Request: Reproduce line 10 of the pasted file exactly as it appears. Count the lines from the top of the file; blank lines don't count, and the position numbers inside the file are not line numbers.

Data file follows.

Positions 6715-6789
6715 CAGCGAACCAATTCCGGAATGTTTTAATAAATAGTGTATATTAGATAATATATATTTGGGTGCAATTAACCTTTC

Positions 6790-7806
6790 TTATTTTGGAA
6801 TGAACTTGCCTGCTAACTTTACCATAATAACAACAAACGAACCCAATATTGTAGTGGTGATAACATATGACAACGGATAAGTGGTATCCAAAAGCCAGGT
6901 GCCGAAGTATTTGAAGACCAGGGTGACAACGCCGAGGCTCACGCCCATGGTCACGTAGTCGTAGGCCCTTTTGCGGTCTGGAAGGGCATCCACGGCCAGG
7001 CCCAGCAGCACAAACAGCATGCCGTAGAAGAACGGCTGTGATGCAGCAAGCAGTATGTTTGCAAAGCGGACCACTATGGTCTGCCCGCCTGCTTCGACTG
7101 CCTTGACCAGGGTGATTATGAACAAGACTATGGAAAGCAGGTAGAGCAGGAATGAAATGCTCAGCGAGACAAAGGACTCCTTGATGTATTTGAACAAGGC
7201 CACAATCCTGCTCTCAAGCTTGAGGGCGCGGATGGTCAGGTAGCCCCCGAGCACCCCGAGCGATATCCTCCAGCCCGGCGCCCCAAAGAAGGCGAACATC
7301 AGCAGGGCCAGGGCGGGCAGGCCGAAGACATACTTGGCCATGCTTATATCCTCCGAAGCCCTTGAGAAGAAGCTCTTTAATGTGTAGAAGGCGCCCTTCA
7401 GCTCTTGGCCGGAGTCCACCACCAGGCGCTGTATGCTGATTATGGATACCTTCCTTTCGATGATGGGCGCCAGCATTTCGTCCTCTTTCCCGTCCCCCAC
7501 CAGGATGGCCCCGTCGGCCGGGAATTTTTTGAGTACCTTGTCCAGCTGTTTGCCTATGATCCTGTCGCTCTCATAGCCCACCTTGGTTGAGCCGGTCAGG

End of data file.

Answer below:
7301 AGCAGGGCCAGGGCGGGCAGGCCGAAGACATACTTGGCCATGCTTATATCCTCCGAAGCCCTTGAGAAGAAGCTCTTTAATGTGTAGAAGGCGCCCTTCA